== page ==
Frequently NOT Asked Questions about software projects

Many websites post FAQs or Frequently Asked Questions.  While helpful, the answers to those questions don’t really help you determine what system or partner adds the greatest value to your company.

What follows is a list of five questions we believe are more critical for you to ask of your potential service or system provider.  The answers will greatly assist you when choosing how to leverage a partnership to achieve your goals and unlock your results.  Listed after each question is a brief description of why you need the answers.

What value do you, the software reseller, bring to this engagement beyond the software features and functions?

This is one of the most important questions you need to bring up with any vendor or partner.  You are going to be charged a premium above the costs of the actual product.  What does the company bring to the table and, far more importantly, do you value what they bring?

What do you, the software reseller, actually sell? 

What the company sells is what is detailed on their invoices.  If the invoices state travel expenses, per diem expenses, software cost and hours worked then that is what they sell.  A look at what the company internally measures and how it holds their employees accountable will give you a much better understanding as to what they actually sell.

What support options do you, the software reseller, offer?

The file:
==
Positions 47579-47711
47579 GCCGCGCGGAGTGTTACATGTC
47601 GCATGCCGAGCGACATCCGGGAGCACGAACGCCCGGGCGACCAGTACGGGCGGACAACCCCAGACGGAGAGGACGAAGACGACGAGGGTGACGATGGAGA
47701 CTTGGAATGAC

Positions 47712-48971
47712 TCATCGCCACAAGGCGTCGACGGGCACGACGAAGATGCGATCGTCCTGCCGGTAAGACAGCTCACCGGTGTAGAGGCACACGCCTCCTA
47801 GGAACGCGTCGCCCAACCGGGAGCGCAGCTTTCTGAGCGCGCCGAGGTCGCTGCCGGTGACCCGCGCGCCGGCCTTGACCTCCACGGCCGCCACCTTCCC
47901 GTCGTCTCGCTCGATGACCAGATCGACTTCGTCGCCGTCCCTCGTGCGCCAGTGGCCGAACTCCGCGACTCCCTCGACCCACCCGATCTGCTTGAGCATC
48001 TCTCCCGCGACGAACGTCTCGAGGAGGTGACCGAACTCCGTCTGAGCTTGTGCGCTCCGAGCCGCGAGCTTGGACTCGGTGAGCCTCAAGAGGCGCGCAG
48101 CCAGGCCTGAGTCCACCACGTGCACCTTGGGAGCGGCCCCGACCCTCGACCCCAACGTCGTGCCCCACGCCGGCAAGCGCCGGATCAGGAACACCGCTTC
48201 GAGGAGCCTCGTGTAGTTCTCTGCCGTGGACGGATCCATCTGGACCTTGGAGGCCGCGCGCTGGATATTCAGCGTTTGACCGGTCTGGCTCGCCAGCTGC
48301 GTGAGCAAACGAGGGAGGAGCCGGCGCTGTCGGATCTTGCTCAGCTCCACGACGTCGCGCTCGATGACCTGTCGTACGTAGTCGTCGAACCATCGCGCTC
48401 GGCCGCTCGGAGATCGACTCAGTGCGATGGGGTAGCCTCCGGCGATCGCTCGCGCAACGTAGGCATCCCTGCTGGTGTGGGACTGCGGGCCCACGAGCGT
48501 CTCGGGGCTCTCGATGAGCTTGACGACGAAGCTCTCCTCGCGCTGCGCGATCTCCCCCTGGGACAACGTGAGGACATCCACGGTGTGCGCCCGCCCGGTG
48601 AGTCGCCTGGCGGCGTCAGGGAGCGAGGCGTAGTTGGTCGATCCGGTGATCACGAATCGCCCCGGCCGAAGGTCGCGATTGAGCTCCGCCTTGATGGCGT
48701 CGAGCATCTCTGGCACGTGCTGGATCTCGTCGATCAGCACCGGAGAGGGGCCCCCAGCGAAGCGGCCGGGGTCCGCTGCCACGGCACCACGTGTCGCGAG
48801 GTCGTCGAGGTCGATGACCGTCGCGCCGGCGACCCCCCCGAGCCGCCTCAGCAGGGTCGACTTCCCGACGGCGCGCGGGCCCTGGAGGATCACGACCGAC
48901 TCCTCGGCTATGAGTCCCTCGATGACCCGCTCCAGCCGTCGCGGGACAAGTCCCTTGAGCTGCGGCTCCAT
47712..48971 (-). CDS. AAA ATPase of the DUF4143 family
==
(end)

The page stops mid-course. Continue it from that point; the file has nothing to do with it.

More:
Many companies look at the current project and don’t address the long-term support that project will require.  Make certain that what can be offered for future needs matches what you require before you engage the partner.  Will you require support hours beyond normal business hours?  Will you require weekend support?  Will you require multiple training sessions or customized training?  Explore what you will need with your partner and determine if they can support you.

How do you, the software reseller, stand behind your work?

This is a confidence question.  Companies that provide good value are everywhere.  Companies that provide great value stand behind their promises with guarantees.  If the company is not confident enough in their own work to explicitly volunteer a guarantee, why should you be confident in them to deliver the promised results?

Should I look for a short-term, transactional relationship or a long term, strategic partnership?

This is a fascinating question that is often completely ignored in the process of finding a new system.  Really, only you can answer this question, as you know what type of relationship works best for you and your company.  Asking the question, however, will determine whether the partner you are interviewing aligns with your vision of the relationship.

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